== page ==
"A Very British Coup" was conceived in the first week of October, 1980. I was on a train returning from the Labour Party conference at Blackpool with Stuart Holland, recently elected MP for Lambeth Vauxhall and Tony Banks and Peter Hain, both of whom subsequently became MPs. We were discussing how the Establishment would react to a left-wing Labour government.
In those far-off days the proposition was not as fanciful as it now seems. Mrs. Thatcher was in office, but had yet to consolidate her grip on power. Labour was high in the opinion polls and there was a real possibility that, come the election, the Labour Party would be led by Tony Benn. The right-wing press was working itself into a frenzy at the prospect. 'No longer if, but when,' screamed the headline in one of the Harmsworth newspapers over a full-page picture of Mr. Benn. To cap it all, the announcement that the Americans were planning in install Cruise missiles in their British bases had given the Campaign for Nuclear Disarmament a new lease of life.
'A good subject for a novel,' said one of my companions - prompting Peter Hain to reveal that he and a friend were in the process of circulating to publishers an outline for just such a novel. Stuart Holland went one better. He revealed that during the summer, by the swimming pool in Greece, he had tapped out the opening chapters of his novel on the same subject.
In the event it was I who got there first, but it was a close-run thing. Years later Peter Hardiman Scott, former chief political correspondent of the BBC, told me that when "A Very British Coup" was published he was two-thirds of the way through writing a novel based on a similar premise. His was so uncannily similar to mine that, after consulting his publisher, he decided to abandon his effort. How lucky I was. It could so easily have been I who was piped at the post.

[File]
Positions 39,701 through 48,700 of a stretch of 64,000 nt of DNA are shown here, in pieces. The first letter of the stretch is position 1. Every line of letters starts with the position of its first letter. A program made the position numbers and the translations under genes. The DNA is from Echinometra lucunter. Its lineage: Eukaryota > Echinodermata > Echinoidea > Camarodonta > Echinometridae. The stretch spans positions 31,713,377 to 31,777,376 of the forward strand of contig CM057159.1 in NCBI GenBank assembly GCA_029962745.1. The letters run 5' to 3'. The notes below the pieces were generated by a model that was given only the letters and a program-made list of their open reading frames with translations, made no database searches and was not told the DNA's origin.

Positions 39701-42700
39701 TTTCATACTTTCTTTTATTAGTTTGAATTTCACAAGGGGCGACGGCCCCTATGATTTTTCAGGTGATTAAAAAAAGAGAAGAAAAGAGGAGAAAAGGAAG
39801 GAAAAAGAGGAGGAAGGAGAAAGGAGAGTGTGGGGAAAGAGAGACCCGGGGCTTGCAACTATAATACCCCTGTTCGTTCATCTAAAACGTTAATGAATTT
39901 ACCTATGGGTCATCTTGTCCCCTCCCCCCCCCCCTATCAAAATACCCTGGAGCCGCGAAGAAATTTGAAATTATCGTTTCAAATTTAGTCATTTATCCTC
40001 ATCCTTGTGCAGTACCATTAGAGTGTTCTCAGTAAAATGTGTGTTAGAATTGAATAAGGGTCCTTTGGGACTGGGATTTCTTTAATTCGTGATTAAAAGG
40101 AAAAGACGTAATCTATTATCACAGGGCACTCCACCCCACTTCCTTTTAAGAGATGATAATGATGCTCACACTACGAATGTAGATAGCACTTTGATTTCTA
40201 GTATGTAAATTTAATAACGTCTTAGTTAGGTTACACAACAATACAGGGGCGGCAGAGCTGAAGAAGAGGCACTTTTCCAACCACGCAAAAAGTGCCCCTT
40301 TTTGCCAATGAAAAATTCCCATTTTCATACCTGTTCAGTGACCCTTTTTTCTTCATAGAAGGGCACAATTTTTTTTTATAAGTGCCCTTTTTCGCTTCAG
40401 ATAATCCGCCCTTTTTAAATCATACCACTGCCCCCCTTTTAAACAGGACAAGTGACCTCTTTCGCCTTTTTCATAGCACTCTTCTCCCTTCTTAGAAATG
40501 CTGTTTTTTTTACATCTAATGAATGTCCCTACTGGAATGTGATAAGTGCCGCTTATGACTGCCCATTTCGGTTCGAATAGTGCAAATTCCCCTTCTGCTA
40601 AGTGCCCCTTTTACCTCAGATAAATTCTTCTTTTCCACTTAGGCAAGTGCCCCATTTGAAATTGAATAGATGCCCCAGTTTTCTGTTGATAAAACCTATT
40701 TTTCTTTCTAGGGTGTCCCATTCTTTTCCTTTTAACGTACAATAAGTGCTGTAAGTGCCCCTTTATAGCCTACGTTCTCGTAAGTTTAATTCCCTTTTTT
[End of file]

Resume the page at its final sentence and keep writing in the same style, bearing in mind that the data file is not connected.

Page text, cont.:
"A Very British Coup" was published in the autumn of 1982, by which time the climate was even more propitious. Prompted by the imminent arrival of Cruise missiles, CND demonstrations were attracting crowds in excess of 200,000. The Establishment was getting so twitchy that, as we later learned, Michael Heseltine had set up a special unit in the Ministry of Defence to counter the impact of CND.
The Americans were getting twitchy too. A few days after Michael Foot was elected Labour leader, I received an invitation to lunch with a man from the US embassy, and we duly met at Bumbles in Buckingham Palace Road. It turned out that this American was an attaché who job it was to monitor the Labour Party. What, he wanted to know, would a government headed by Michael Foot do about the US bases? Later, soon after "A Very British Coup" was published, I received another interesting invitation. By this time I was editor of the political weekly 'Tribune', and we were selling the book by mail order through the paper. A few days after the first advert appeared we were intrigued to receive an order from the American embassy. We duly dispatched a copy of the hardback and waited to see what would happen next. We did not have long to wait. An invitation arrived from the Minister, the most important man at the embassy after the ambassador. He even sent his bullet-proof Cadillac to 'Tribune's modest headquarters in Gray's Inn Road to convey me to his mansion in Kensington.